What's the difference between UI and UX?
To a non-designer, the difference between UX and UI design might seem mystifying. The terms are often used interchangeably, and to confuse things further, sometimes they’re collapsed together under the umbrella of product design or digital design. When you’re looking for design support for your app or website, what skills should you be looking for? Do you need to hire someone for each role? Who does what, when?
Whether you’re a product owner who wants to have better conversations with your designers or you’re a founder running lean and looking to ramp up your DIY design skills, this guide will break down the difference between UX and UI and help you understand why it’s important to know the difference.
Let’s start by taking it down to the studs.
What is UX?
Put simply, it's how things work.
UX stands for user experience — all of the aspects of a user’s interaction with a product, service, or digital platform. UX is fundamentally concerned with understanding a user’s needs, motivations, and pain points throughout their journey to solving a problem or completing a task.
Though we most commonly talk about it in terms of apps and web design, UX is not an explicitly digital discipline. It applies to anything that can be experienced. A good example would be a visit to the Apple store, the gleaming, minimalist temple of commerce that hardly feels like shopping and sets a new precedent for experiential retail. Steve Jobs — who was notoriously obsessive about every detail, down to the minuscule screws inside a Mac’s hard drive — considered the end-to-end UX of an Apple product. Every single touchpoint on the user’s journey was designed with clear intention, starting in-store through the product unboxing and even to getting service at the famous “Genius Bar.”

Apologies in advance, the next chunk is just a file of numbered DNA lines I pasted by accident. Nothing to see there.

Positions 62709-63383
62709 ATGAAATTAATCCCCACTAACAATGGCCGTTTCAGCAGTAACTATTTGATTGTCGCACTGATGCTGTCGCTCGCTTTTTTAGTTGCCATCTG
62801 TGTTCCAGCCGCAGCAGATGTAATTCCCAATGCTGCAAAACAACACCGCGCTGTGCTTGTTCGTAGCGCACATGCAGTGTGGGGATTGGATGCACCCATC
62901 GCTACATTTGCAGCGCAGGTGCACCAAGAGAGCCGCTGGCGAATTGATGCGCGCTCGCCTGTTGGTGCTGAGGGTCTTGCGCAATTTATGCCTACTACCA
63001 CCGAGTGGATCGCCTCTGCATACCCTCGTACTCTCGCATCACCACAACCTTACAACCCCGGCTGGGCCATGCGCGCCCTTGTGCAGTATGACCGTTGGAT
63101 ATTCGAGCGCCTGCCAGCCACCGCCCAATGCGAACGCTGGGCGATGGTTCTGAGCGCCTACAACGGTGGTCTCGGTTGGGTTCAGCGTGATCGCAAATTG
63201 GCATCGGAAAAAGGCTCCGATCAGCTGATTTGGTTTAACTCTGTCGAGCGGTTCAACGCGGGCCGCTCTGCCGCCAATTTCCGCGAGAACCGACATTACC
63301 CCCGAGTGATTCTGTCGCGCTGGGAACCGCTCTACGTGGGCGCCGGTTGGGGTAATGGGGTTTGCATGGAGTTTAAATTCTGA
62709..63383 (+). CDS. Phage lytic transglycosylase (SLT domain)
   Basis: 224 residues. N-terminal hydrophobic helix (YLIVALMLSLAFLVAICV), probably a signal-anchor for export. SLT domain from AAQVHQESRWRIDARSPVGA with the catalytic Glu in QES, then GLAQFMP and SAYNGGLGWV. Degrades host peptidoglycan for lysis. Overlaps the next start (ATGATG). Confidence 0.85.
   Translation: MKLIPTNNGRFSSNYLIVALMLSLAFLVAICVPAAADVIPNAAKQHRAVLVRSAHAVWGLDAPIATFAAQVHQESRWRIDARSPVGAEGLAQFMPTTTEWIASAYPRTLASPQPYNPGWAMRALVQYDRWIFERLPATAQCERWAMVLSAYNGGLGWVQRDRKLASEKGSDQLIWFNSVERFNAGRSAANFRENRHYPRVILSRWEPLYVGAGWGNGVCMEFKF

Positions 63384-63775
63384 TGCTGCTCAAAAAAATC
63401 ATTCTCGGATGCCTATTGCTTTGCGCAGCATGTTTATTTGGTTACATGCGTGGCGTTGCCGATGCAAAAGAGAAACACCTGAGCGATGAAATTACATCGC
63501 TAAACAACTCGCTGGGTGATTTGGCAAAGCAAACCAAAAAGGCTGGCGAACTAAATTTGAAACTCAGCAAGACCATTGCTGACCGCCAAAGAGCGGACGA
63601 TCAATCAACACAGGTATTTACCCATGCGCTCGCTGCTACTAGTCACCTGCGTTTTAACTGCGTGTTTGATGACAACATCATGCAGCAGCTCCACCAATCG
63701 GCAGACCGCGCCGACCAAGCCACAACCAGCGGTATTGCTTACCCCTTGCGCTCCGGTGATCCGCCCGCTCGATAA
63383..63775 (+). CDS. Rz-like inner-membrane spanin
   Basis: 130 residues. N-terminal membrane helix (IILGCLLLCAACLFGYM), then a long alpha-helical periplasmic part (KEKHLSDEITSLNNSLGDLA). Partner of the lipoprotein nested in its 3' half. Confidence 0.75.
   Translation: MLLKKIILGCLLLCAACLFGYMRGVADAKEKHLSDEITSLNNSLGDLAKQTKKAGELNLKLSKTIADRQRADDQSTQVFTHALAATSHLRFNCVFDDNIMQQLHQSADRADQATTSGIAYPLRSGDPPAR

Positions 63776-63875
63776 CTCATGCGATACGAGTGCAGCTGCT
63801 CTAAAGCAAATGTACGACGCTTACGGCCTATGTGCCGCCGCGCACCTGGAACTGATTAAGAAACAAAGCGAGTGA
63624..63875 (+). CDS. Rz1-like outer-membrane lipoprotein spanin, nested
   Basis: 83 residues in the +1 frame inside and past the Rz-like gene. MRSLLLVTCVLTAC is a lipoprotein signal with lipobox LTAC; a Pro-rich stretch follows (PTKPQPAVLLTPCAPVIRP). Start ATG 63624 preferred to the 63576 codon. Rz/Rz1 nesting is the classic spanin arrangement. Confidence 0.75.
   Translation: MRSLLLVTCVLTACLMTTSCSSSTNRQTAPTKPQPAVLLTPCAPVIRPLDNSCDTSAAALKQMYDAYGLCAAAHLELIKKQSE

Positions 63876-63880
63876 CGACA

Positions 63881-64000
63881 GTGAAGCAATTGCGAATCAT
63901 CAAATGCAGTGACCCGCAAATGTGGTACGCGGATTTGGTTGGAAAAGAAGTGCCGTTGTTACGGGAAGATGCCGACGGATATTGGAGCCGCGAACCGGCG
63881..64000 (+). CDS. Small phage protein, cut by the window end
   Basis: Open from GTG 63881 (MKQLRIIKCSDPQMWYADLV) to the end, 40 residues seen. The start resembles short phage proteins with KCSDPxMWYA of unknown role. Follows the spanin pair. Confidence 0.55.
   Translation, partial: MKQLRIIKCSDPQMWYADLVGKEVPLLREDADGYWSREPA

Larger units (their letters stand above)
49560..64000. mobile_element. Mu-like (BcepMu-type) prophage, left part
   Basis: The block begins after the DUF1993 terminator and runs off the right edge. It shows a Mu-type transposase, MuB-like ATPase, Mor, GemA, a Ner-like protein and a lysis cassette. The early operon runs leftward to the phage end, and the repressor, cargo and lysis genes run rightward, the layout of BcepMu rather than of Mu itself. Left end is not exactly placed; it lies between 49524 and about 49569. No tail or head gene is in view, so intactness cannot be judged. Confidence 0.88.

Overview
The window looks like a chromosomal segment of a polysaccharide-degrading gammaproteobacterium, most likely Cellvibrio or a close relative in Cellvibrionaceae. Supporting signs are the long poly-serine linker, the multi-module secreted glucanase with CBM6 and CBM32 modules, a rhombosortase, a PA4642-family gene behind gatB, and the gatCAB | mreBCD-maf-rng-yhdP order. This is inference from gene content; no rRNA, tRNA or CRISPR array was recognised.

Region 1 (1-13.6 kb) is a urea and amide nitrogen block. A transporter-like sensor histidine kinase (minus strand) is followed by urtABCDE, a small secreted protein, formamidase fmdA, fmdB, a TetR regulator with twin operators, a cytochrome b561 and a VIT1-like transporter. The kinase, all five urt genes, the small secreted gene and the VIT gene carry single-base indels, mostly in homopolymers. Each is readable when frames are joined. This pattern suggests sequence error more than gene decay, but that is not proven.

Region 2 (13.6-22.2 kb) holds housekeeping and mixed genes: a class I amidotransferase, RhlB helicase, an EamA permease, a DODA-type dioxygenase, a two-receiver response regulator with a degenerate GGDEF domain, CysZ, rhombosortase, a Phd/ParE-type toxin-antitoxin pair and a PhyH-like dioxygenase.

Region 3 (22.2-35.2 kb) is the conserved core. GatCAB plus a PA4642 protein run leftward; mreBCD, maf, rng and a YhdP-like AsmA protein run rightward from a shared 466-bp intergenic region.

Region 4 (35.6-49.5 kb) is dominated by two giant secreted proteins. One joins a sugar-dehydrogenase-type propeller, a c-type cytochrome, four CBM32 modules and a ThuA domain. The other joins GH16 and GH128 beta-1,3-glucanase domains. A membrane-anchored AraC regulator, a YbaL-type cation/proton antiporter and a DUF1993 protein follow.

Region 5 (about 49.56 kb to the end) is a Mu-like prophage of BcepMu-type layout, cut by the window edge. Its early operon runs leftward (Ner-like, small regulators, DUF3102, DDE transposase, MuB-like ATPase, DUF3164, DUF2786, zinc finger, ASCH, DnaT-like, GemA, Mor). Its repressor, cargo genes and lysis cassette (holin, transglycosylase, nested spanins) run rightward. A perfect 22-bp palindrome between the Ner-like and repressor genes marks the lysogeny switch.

The field of user experience emerged from the human factor and ergonomic principles in architecture and industrial design, as well as computer engineering. Today, it’s an integral aspect of a user-centered design (UCD) process, one that involves users at every stage of iteration in order to create useful, usable, accessible, and delightful experiences.
What is UI?
Put simply, it's how things look.
UI stands for user interface. An interface is the point of interaction between a user and a device. A screen is an interface, but so is a panel of buttons in an elevator or a remote control. Unlike UX, UI is much easier to describe in tangible terms because it's focused on visual elements. Simply put, UI considers a product’s look, feel, and interactivity.
When it comes to digital interfaces, i.e., anything screen-based, we can break UI into more granular components. There’s the graphical user interface (GUI, which you’ll sometimes hear pronounced as “gooey”), which includes the icons, buttons, logos, and images that represent calls-to-action or navigation.
With the advent of smartphones and touchscreens came the introduction of the gestural user interface: the swipes, taps, two-fingered scrolls, and pinches-to-zoom of interaction design that have become a second language to us. Finally, many devices use haptics like clicks or vibrations that “allow non-responsive surfaces like touchscreens to emulate the feeling of using real objects like buttons and dials.”
It’s not that we’re just obsessed Apple fans, but Steve Jobs did actually write the book on user interface design. Published and revised regularly since the launch of the Apple II desktop in 1977, Apple’s Human Interface Guidelines have been an indispensable resource for UX and UI designers developing apps for Apple’s OS platforms. The guidelines not only deliver specifications on how screen elements should look and behave but also include a set of design principles that underpin Apple’s core design philosophy. Naturally, Google has a similarly robust set of guidelines (and principles) for its Android platform.